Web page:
Divorce and Real Estate
I would venture to say that most people don’t say “I do” with an exit strategy in mind. Most people, even those that don’t necessarily prescribe to the “happily ever after” idea, look toward the future with high hopes and expectations. A lot of couples get married, buy a house, maybe have children or pets and during those years, acquire a lot of stuff. If those relationships turn into more of a nightmare than a fairytale, they can end in divorce. So, what happens to all those things you purchased while married or acquired? Well, they have to be split somehow. Kids and pets are a subject of their own and that is not a subject I am qualified to discuss. The house, however, is my specialty.
There are several things that need to be considered when there is real estate involved in a divorce and they all revolve around one question: Are you selling the property or is one party keeping it?
To keep things as simple as possible, financially, some people decide to sell the house when they divorce. I am not here to give you legal advice, as I am not a lawyer. I do have some tips, however, that you should consider and speak with your attorney about. When selling a vacant property (land or otherwise) there is not much more to consider, for real estate purposes, than with a normal sale. However, sometimes one party has moved out of the house and the other is staying until it sells. If this is the case, be mindful of staging. If half the furniture is gone or half the closet is empty, buyers ask questions. If tax records indicate that two parties own the home and only one appears to be living in it, negotiation power could be lost if the buyer smells divorce. Also, the person staying in the home will be the one burdened with keeping it clean and having the property shown. This may be a sacrifice worth making or you may want to re-think your decision.
If one person is keeping the house in the divorce, you will want to get an inspection as well as an appraisal. Most people think about the appraisal as the way to determine value. While it can help determine market value, it doesn’t take into consideration all necessary repairs. An appraiser will look at the finishes, etc. but they won’t necessarily be able to evaluate functionality of all the systems and appliances. The party staying in the house will want to get an inspection to determine what repairs are needed and take into account age of all major systems in order to get the full picture of value. Another consideration is getting the ex-spouse’s name off the deed. There is more than one way to do this, depending on how it is owned but this is very important. If the staying party wants to sell at some point, they may not want to or even know how to get in touch with the other party in order for them to sign papers. Adversely, if the spouse that didn’t stay wants to purchase a property, they may not qualify for a loan if they are still tied to the old property.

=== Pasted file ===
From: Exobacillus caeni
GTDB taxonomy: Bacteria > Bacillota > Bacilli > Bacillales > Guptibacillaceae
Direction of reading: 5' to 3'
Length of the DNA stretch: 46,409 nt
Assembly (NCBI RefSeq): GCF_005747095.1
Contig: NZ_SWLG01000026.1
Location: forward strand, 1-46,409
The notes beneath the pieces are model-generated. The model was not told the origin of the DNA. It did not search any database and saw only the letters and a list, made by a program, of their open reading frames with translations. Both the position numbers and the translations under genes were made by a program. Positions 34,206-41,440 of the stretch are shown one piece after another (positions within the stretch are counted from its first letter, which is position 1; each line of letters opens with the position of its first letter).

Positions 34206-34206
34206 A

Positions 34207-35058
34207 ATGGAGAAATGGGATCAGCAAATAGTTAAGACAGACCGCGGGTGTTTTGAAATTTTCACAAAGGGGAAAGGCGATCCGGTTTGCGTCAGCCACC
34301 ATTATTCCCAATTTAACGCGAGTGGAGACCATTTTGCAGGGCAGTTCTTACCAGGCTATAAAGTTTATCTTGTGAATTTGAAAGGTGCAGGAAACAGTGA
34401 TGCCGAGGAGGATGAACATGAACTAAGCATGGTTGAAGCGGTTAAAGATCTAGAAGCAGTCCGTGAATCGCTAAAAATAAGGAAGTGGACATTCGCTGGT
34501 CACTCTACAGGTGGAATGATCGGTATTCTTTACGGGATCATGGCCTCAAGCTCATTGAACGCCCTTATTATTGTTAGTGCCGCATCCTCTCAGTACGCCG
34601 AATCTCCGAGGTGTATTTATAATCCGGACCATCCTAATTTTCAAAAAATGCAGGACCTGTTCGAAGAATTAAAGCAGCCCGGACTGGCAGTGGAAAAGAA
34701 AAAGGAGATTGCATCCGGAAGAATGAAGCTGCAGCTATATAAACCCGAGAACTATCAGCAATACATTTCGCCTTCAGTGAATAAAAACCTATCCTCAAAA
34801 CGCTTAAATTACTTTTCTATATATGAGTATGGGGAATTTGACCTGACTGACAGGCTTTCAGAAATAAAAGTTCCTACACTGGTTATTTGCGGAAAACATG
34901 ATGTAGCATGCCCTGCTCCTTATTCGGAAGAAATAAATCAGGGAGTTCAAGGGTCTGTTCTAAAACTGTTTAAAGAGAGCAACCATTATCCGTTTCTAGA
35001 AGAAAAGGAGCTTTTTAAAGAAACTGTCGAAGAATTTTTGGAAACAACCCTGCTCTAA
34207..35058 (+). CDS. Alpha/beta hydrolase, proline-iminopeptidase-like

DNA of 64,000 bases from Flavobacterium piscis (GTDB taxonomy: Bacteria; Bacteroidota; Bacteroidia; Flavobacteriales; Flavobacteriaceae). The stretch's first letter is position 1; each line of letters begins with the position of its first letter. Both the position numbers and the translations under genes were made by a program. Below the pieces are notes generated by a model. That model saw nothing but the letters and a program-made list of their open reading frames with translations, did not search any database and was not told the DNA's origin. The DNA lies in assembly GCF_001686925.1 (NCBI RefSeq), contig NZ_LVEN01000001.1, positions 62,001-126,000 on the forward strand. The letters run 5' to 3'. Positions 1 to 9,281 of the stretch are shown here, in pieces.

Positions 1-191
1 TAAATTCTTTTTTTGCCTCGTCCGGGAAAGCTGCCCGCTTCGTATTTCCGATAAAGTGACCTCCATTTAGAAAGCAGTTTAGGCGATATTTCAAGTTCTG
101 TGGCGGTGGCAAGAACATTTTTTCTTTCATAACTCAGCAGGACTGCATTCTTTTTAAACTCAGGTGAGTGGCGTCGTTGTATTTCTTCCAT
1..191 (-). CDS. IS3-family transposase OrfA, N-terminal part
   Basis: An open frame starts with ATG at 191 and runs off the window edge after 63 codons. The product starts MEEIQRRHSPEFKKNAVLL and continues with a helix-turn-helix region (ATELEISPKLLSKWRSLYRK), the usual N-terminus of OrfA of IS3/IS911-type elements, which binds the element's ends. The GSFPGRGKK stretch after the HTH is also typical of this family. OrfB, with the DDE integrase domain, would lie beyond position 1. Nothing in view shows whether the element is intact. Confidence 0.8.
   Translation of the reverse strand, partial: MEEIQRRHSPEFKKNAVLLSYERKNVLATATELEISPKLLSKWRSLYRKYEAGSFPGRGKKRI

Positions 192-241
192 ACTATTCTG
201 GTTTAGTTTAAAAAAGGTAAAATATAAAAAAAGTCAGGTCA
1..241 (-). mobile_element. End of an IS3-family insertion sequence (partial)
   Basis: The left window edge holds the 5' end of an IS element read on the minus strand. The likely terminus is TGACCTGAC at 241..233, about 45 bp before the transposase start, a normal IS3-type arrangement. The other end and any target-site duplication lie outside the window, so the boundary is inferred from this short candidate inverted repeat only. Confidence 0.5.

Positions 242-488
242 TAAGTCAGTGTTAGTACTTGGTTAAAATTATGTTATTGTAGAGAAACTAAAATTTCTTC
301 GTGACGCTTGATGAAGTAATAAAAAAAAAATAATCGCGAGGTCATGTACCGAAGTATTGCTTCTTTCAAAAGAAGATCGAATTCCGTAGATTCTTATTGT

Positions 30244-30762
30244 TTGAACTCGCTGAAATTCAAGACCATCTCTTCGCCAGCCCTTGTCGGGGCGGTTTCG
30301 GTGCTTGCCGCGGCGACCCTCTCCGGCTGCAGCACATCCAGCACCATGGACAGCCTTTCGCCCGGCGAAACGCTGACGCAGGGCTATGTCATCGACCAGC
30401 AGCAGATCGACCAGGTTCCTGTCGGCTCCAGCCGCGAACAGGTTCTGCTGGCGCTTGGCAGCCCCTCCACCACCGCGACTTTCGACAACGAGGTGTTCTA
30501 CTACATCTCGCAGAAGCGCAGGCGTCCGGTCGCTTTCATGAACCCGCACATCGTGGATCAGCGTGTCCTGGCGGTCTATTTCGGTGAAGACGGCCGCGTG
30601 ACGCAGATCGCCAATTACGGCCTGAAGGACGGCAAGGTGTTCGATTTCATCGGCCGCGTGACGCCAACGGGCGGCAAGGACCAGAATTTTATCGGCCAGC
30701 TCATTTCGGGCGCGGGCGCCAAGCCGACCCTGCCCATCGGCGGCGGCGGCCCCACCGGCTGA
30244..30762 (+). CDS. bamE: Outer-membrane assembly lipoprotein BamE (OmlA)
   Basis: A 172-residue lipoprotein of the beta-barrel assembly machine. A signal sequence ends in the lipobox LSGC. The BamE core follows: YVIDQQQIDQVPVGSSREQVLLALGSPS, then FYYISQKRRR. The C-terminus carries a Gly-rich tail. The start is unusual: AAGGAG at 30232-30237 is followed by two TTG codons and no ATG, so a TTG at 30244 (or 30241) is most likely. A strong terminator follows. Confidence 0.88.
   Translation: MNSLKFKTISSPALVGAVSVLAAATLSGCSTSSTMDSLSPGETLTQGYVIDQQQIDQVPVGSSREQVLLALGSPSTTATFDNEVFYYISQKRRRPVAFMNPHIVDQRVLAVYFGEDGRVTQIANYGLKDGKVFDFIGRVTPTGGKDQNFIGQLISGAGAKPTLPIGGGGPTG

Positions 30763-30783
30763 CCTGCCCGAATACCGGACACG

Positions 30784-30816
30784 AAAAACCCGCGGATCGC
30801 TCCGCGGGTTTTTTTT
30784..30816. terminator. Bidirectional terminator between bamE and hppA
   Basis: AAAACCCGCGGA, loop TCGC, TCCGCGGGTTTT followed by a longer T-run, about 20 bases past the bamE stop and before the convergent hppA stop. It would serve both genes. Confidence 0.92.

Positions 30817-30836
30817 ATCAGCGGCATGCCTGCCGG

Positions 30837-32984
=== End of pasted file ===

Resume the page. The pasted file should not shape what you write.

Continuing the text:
Emotions can be raw during divorce and people can make irrational or unreasonable decisions. You should definitely consider all options and discuss them with your partner and/or attorney, etc. so you don’t end up with more heartache in the future.
P.S. These considerations apply to non-married parties that own property together, as well, so make sure you are mindful and don’t take relationships or real estate lightly!
Michelle Froedge is a residential Realtor and Principal Broker in the Greater Nashville and Williamson County areas of Tennessee. “Mom” to four-legged fur baby, Tyler, Auntie to Zelamie, she is a vegetarian and sings in her spare time. Michelle has lived in Nashville and Franklin since 1997 and has been selling homes since 2004.